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Demo Finland at roundtable discussion of the Foreign Affairs Committee and in seminar on the Arab Spring by the Finnish Institute of International Affairs

The Finnish Institute of International Affairs (FIIA), the Tampere Peace Research Institute (Tapri) and the Euro-Mediterranean Study Commission (EuroMeSCo) jointly organised the seminar “Partnership in Transition: The Nordic Countries and the Arab Spring” in Helsinki on March 14th. The seminar gathered speakers from Scandinavia and North Africa. Demo Finland was represented in the seminar, as senior advisor Sari Varpama held a presentation on the role of political parties in the post-Arab Spring democratization process.

Related to the seminar, Demo also participated in a roundtable discussion on the rule of law and participatory democracy arranged by the Foreign Affairs Committee of the Finnish Parliament. The participants were parliamentarians from North Africa, Middle-East, the Baltic countries, Turkey and Scandinavia. Among the participants were Mohamed Yatim, vice-chairman of the Moroccan parliament, sheikh Humam Hamoudi, chairman of the Foreign Affairs Committee of Iraqi parliament and representatives of five different political and religious movements and parties in Egypt.

Timo Soini, chairman of the Finnish Foreign Affairs Committee, concluded that parliaments have a key role in promoting unity inside nations. “Different views on society can be openly discussed and debated in a parliament. In parliamentary work, political parties learn how to make compromises which are inevitable in democracies. Making compromises requires trust which is gained step by step. It’s learning by doing”, Soini said.

Democratization – a long process

The Foreign Minister of Finland, Erkki Tuomioja, opened the FIIA seminar, bringing forth the resemblance of the events of the Arab Spring and the situation in Finland after independence (1917). The segmentation of society and the inequality of people lead to a deep division which escalated to a bloody civil war. However, this did not prevent Finland from developing a culture of politics of consensus and building a welfare state. Minister Tuomioja stressed that this process took decades, which is why one should also be patient about the Arab countries. Democratization and institutional reforms do not happen in a couple of years, and one should not underestimate the challenges they pose. This was a message that was repeated by several speakers during the seminar.

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The themes of the seminar were democratic transitions with their challenges and prospects of cooperation, economic challenges and civil society. In addition to patience, the key words in the presentations of all 18 speakers were dialogue and consensus, gender equality, institutional reforms and equal opportunities for all to education, livelihood and political participation.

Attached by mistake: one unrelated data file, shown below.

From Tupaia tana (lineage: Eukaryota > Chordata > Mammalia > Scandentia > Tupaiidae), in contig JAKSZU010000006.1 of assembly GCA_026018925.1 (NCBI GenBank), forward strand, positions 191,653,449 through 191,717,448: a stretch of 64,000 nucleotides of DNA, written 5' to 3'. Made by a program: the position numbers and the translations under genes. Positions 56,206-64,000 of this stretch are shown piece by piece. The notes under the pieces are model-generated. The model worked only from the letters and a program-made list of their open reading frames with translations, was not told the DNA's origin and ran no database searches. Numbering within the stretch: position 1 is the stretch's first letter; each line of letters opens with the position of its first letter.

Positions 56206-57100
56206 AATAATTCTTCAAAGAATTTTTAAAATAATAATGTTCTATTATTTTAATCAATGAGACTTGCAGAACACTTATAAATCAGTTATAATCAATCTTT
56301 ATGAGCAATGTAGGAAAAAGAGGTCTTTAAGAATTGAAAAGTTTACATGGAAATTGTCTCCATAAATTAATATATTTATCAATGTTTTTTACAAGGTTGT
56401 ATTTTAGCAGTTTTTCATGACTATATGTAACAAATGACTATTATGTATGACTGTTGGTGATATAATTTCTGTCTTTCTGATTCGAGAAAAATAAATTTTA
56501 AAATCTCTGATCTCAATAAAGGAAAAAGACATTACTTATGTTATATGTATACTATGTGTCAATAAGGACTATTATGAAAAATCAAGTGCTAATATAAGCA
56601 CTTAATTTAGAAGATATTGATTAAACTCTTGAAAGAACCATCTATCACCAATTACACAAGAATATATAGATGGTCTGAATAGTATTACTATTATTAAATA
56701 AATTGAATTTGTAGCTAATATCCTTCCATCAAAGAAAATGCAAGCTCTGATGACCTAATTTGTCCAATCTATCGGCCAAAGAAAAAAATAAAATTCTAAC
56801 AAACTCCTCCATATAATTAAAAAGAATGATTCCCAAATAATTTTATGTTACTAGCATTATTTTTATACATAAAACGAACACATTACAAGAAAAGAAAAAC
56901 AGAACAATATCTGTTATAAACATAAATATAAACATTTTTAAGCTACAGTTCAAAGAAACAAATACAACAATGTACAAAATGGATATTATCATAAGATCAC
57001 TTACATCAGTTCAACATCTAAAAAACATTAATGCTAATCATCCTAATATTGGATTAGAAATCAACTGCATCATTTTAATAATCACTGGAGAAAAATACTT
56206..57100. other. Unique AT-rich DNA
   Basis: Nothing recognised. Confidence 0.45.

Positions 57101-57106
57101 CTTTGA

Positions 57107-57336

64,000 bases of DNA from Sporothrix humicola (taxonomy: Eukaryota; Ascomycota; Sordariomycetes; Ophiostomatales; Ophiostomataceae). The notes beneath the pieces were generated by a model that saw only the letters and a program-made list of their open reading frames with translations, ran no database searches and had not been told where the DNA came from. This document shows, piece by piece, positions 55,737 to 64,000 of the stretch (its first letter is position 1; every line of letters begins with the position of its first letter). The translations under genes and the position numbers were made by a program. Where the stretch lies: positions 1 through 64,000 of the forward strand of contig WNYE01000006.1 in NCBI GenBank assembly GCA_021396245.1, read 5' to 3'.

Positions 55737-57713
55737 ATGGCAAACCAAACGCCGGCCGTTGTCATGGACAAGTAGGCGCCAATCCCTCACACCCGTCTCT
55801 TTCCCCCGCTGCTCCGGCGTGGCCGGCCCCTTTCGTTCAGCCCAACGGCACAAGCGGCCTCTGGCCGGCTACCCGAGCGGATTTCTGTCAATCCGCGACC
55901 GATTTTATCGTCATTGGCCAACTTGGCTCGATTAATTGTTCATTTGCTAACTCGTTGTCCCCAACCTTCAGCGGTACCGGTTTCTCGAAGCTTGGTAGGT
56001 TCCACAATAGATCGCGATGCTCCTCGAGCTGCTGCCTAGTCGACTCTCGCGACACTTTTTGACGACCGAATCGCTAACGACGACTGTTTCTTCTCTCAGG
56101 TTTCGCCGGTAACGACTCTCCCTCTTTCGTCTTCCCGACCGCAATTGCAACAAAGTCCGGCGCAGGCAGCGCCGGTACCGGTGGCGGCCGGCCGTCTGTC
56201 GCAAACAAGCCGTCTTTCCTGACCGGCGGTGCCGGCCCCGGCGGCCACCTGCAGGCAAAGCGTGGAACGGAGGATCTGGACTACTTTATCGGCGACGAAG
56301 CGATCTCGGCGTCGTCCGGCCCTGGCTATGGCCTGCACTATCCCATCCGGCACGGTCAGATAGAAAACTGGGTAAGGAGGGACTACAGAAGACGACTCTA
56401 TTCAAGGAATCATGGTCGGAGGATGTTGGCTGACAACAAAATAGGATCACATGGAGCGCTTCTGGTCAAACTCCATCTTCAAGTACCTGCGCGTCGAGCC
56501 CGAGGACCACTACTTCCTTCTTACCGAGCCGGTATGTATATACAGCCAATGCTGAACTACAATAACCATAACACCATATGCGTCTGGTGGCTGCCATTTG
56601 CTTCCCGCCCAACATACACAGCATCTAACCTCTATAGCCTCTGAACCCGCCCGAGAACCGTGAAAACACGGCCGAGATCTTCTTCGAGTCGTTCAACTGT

Political parties in a key role

In her presentation, Sari Varpama, Senior Advisor at Demo Finland, introduced the role of political parties in democracies and the work of Demo Finland in North Africa. Supporting parties is essential, because they have a key role in building a pluralistic and representative democracy. With the expansion of the political space in the post-Arab Spring situation, parties face several challenges, the outcomes of which will determine the future development of these societies. Parties need to strengthen their organisational capacities, create distinct identities and win the trust of citizens. Among the difficulties they need to overcome are the polarisation of societies and the inexperience in decision-making and accountable responsibility. In this situation it is important to negotiate differences in a peaceful manner and adhere to values of a pluralistic multiparty political culture, which requires compromises. Like minister Tuomioja, Varpama reminded the audience about the Finnish “conflict to consensus” -experience that demonstrates how successful coalition politics can be.

Demo Finland has worked in the Arab Spring countries especially supporting the participation of youth and women in politics. This is essential, because despite of their important role in the uprisings, these groups have mainly been neglected after the revolutions. In Tunisia, Demo Finland, together with three partners, run the Tunisian School of Politics, which strengthens the capacities of young politicians on democracy and multiparty politics. With a Libyan women’s organisation, Demo has also organised a seminar for women election candidates in Libya. In addition, Demo Finland has collaborated on a project in Egypt, organising Skype cafes on women’s political participation and gender equality.

At the end of her presentation, Varpama made recommendations on democracy support and cooperation with political parties. She stressed the significance of cross-party dialogue and opposition and reminded that the most important factor in consolidating democracy is the commitment of local political actors.

The speakers of the seminar pointed out that the experiences of the Nordic countries should not be considered identical to what is happening in the Arab countries and that the democratization process is always lead by these countries themselves and not by foreign supporters. Nevertheless, several areas of work were mentioned where the post-Arab Spring societies could take a look at the examples set by the Nordic countries. Among these are equality, building of welfare society, politics of consensus, innovation and regional integration. Despite the challenges facing the region, the speakers remained optimistic about the future. After all, the democratization process is only taking its first steps, and with its young population and newly-activated civil society the region has lots of opportunities.

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